Why patients should record doctor visits

By Haley Hernandez - Health Reporter

HOUSTON - Hundreds of patients are taking advantage of a new program at UTMB where the hospital is issuing audio recorders to patients, in hopes of them remembering and following the doctor's orders.

Retired attorney Charles Morgan knows the importance of record keeping.

“It's similar to a deposition, you can always go back, check your deposition, just the way you can go back and check what your doctor was telling you,” Charles Morgan said about the program.

“Go ahead, write it down, put in your cellphone, some place so that when we see you again we can try to answer it, or when you listen back to that recording you may find out we actually already talked about it and the question has been answered but now you can go back and recall what we said,” said, Dr. Avi Markowitz, chief of hematology oncology at UTMB. 

That's why UTMB is trying to encourage patients to record visits by providing some departments with recorders.

For Charles and his wife, the day it helped them most is the one that is foggiest in their memory: the day he heard "you have cancer."

“Because three of the scariest words in any language is ‘You have cancer,’ everything after that is just noise,” Dr. Markowitz said.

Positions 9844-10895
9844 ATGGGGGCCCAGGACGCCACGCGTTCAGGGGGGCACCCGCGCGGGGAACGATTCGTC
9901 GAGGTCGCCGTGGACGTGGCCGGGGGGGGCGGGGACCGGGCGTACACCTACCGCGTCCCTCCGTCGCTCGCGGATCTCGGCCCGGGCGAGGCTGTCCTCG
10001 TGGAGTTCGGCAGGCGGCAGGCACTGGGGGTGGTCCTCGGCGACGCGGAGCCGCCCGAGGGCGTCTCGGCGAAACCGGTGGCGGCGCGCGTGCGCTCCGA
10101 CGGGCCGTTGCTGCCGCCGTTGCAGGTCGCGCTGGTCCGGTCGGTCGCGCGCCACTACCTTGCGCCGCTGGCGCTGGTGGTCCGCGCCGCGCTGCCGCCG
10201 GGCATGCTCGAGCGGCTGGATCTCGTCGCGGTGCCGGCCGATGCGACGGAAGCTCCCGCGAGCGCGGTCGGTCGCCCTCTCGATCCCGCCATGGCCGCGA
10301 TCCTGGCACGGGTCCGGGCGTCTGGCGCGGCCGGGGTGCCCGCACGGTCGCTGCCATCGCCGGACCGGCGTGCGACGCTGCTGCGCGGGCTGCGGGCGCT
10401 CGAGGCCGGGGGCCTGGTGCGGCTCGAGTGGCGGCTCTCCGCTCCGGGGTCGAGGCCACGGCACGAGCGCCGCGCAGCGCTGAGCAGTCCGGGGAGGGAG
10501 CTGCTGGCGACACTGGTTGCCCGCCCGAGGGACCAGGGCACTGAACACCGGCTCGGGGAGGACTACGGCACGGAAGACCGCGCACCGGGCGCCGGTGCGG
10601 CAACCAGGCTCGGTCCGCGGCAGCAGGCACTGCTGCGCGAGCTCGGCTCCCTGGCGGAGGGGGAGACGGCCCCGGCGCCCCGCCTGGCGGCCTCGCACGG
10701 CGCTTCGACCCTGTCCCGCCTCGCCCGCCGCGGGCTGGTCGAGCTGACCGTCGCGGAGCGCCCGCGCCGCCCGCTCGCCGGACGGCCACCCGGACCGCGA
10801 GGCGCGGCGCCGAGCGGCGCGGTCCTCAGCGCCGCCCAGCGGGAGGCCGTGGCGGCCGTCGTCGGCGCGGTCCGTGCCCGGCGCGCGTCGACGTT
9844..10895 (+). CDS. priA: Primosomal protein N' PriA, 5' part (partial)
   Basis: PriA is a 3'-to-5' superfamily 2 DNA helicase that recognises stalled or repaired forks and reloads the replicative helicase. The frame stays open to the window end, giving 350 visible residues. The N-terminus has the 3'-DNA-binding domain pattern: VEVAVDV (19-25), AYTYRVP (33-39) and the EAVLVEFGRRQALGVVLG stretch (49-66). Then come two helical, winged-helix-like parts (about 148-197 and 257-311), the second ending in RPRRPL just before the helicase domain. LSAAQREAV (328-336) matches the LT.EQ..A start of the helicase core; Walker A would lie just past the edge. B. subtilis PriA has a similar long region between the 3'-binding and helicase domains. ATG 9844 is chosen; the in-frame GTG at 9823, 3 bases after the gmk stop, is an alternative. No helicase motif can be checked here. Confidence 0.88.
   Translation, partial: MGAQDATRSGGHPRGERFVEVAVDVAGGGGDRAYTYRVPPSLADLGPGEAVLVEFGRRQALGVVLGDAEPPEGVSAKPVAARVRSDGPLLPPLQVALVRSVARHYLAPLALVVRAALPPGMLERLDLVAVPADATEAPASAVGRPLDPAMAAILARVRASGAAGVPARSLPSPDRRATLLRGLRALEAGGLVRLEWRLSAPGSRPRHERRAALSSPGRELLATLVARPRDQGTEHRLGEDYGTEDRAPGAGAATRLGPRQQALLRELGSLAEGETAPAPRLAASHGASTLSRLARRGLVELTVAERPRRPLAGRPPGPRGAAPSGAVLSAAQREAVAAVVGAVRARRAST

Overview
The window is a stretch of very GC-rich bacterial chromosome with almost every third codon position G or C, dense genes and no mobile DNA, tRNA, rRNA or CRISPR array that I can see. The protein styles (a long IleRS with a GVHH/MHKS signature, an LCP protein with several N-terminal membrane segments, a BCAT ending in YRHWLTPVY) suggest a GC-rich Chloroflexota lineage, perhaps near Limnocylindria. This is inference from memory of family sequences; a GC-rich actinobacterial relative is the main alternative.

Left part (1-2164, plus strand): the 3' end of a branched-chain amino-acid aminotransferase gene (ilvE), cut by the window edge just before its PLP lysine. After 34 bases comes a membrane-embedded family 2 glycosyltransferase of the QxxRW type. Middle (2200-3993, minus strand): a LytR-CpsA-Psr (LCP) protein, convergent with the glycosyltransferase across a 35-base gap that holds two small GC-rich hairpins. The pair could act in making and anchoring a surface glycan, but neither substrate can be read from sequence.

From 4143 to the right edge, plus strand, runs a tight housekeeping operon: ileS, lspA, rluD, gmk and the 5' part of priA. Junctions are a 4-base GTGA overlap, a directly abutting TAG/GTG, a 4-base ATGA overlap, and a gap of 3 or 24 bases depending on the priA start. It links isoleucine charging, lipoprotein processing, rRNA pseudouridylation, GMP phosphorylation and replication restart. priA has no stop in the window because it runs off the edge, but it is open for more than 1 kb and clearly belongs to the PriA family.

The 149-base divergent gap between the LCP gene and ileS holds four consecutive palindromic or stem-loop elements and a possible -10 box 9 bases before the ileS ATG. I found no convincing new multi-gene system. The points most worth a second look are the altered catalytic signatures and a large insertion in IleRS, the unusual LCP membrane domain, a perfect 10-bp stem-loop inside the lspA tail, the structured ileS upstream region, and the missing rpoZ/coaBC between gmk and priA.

“We weren't expecting that diagnosis and I was totally unprepared. I have a phone, I could have done that on my phone but I didn't even think about it. I was just here like a deer in headlights,” Kathy Morgan said.

The Morgans said they were thankful the recorder was given to them and gave them power to understand the treatment plan because everything they could not remember could be referenced later and help them answer questions at home like, “When should we follow up? What did he consider a fever? What type of cancer is it?”

"Cuts down on time to call the doctor and say ‘what did you say?’ and then they have to look up in his notes too,” Kathy Morgan said.

Markowitz said having visits recorded gives them a mutual understanding of the patient's disease.

“The more patients understand about what's going on, the easier it is for them to interact with us. When you know why I’m concerned about something and why it's important, you can often feedback to me more appropriately and more timely, you also understand that there may be certain issues and certain side effects that are going to happen and they're okay and these are not things that need to freak you out, but if you have a question, the answer is always the same, pick up the phone and call us,” Markowitz said.

The Morgans said having audio recordings of their visits has helped them.

“My question is how come it took them so long to get around to something like that?” Charles Morgan asked.

Anyone is free to record a visit on their cellphone at any doctor’s office. The benefit to UTMB patients is, the recorders are sometimes provided and the doctors in their program are comfortable being recorded.

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